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As I’m getting ready to harvest my garlic, I do what I’ve always done every year. I go grab my garden journal to get ready to record the harvest date, and the yield and quality of the bulbs.

I’ve been keeping a journal of my garden almost since I began. It’s a habit I picked up from the old woman who taught me.

She drummed into my head, “Karen, if you want to see if what you’re doing works, you’ve got to keep a record! Without the ability to compare year to year, seed to seed, and method to method, you might as well just throw your seeds to the winds. Because that’s how much luck you’ll have reproducing a good year or a good seed.”

And so I’ve kept a record. This is my 5th journal, one I started back in 2006.

It’s a little weathered from the years of being carried from the house to the garden to the house. And you can see that one of my dogs (I don’t remember which one–they were all chewers as puppies), chewed the bottom corner.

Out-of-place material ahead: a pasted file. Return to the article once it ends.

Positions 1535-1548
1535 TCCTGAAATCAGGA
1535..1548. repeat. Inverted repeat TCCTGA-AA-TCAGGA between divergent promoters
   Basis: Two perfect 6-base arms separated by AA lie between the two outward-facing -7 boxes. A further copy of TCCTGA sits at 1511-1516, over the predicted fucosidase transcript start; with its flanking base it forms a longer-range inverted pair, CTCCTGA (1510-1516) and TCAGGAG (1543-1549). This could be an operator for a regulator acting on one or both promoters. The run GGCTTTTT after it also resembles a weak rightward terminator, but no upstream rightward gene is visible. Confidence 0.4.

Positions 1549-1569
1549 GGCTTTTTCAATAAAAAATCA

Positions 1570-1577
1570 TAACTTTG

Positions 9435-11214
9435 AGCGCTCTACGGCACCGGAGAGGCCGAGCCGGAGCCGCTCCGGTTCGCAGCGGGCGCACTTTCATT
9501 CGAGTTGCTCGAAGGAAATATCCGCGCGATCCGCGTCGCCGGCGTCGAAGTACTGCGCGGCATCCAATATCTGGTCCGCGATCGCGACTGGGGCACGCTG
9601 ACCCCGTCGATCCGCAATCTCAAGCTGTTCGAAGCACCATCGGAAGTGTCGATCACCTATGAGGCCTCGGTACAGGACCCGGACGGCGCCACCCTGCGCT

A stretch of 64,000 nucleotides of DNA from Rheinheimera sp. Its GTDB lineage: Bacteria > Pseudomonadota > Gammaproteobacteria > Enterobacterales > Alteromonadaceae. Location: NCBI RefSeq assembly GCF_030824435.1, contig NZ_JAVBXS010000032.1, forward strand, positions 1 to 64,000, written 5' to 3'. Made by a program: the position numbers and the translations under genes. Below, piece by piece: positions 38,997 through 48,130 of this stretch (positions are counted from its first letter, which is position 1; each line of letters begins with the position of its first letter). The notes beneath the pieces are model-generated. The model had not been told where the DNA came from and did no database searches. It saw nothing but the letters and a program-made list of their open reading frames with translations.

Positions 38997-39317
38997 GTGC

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In it, I record all the information that I’ll want to refer to from one year to the next.

For each year’s garden, I’ll include:

  • A page for seed names (i.e. Blue Lake Green Beans), including whether seeds are mine from last year or bought this year and from where.
  • Two pages drawing my garden layout, including what’s planted where, on what date, and what the moon cycle was.
  • A page outlining soil amendments — compost, fish fertilizer, mulching etc.
  • A page for what will be planted in rotation as a second crop and approximately when.
  • A page recording how each vegetable did: how much produce I harvested, by what date, in what condition, and what the rabbits ate and left alone.

By doing this, it’s easy for me to go back through a couple of years to see what’s worked and what needs fine-tuning.

And year after year, I get to share the best of what I’ve learned in the form of an ongoing bountiful feast with my family and friends. Actually, that’s the part I like the best.